While we were at Shasta Lake, I finished reading Appetite for America: How Visionary Businessman Fred Harvey Built a Railroad Hospitality Empire that Civilized the Wild West by Stephen Fried. I had seen the author on the Jon Stewart Show and ordered it from Amazon. The book has been sitting in my pile since April of 2010.
Rarely do I pick up a book that surprises me as much as this one did. I will start rather than finish by saying that I enjoyed this book a lot.
The book looks at the life of Fred Harvey. Harvey is credited with creating the first restaurant chain in the United States. He developed the Harvey House lunch rooms, restaurants, souvenir shops, and hotels which served rail passengers on the Atchison, Topeka and Santa Fe Railway and several other railroads. The book continues the story with Harvey's son and grandson.
Harvey was also a leader in promoting tourism in the American Southwest in the late 19th century. He and his son built the La Fonda in Santa Fe and the Le Tovar at the Grand Canyon and were instrumental in developing the Grand Canyon as a tourist destination. They are also credited with popularizing Navajo jewelry.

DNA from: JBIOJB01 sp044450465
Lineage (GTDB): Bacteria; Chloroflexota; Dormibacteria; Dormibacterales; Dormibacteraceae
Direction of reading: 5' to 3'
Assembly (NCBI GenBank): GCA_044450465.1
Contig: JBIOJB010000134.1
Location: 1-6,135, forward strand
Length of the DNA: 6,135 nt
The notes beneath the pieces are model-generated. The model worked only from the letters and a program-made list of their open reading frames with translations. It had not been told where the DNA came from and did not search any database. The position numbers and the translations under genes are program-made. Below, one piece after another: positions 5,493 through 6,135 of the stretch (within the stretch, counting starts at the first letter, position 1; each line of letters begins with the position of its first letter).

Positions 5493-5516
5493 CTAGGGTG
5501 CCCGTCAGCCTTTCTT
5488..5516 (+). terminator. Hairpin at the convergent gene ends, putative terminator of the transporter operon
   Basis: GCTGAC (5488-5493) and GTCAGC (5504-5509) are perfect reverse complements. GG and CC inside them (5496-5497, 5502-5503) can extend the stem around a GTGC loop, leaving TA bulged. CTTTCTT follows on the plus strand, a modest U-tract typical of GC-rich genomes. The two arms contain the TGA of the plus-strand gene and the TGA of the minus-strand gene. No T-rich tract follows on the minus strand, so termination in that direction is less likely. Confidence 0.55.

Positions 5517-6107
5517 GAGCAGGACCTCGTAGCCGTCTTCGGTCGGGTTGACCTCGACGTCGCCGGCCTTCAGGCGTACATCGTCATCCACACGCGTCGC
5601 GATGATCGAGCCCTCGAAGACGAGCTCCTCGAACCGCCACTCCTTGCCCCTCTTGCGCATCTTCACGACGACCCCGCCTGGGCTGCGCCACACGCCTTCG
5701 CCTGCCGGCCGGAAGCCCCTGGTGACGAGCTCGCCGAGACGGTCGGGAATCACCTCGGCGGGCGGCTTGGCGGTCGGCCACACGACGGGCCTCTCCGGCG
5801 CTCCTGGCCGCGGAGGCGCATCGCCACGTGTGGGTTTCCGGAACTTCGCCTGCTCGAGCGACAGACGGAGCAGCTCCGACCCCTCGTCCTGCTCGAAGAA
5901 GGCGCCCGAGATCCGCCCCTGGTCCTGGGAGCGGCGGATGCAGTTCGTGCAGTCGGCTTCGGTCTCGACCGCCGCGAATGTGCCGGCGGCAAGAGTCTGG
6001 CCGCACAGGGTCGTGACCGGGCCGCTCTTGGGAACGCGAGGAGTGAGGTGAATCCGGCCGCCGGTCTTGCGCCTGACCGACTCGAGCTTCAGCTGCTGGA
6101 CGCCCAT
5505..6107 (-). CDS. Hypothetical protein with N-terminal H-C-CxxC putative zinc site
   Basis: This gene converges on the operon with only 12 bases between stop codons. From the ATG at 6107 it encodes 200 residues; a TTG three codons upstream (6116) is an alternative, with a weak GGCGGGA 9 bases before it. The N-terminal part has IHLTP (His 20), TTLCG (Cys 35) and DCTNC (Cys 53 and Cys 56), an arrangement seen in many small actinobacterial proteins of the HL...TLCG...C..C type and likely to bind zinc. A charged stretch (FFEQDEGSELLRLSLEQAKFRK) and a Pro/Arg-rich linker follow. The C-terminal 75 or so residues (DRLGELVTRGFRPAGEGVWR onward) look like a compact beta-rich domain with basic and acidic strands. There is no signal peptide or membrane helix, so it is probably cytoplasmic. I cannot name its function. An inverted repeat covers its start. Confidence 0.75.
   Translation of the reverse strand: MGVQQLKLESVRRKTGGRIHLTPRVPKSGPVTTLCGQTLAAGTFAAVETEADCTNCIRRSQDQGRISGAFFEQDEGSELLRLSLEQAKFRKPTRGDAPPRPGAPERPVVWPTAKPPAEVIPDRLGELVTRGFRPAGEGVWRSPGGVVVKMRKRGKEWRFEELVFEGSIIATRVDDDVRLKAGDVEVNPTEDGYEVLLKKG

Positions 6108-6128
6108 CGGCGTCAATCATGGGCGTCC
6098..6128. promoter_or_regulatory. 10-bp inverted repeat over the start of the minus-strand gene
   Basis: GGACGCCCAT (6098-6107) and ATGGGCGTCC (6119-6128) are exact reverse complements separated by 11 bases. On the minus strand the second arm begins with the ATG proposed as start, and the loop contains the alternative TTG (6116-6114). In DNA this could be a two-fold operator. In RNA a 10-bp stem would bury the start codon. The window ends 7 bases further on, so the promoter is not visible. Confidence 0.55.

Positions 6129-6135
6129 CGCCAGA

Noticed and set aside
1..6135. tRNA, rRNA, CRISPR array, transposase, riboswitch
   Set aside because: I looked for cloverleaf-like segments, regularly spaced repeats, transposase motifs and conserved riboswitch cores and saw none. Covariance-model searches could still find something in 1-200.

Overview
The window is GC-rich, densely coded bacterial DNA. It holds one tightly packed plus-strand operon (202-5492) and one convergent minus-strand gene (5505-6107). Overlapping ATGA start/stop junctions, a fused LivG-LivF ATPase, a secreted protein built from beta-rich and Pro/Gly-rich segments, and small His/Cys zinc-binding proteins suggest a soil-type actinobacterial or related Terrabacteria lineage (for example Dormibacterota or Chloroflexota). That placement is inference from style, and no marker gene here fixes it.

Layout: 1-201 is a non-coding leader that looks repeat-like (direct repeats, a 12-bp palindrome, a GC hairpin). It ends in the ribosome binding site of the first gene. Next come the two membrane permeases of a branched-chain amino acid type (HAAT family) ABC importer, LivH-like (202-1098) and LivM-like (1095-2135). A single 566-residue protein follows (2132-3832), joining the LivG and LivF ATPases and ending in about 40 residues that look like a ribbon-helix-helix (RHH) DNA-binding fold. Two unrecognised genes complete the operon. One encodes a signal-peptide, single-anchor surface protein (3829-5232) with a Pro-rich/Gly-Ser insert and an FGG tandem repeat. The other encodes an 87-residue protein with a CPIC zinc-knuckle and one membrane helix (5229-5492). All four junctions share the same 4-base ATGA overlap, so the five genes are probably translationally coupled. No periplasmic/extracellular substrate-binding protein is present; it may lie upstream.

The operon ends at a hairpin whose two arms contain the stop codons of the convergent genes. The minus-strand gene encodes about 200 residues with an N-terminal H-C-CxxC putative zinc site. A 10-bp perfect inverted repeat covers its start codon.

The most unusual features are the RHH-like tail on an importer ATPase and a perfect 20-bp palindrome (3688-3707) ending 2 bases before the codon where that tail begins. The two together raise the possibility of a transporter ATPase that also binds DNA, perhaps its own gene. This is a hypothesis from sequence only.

Sharon and I enjoyed a week in Northern New Mexico in 2007. With large parts of this book are set in the Southwest, I have added a number of places from the book to my list to visit in the future.
The majority of the story takes place over the 100 years from 1850 to 1950. Using Fred Harvey's company as the vehicle, the book is a particularly interesting look at the history of the Southwestern United States in the last half of the 19th century.
The story begins before the transcontinental railroad was completed. To someone who was raised in California in the era of cars and freeways, it is fascinating how large a role the railroad played in the growth and economic development of the United States.
A number of my favorite historic figures make cameos in the book, including General George Custer, Susan B. Anthony, William Randolph Hearst, Theodore Roosevelt and Charles Limbergh. Harvey's grandson flew in World War I and with Limbergh was one of the founders of the Transcontinental Air Transport which eventually became TWA.
The book is nicely paced and well written. It is a dynamic and splendid history.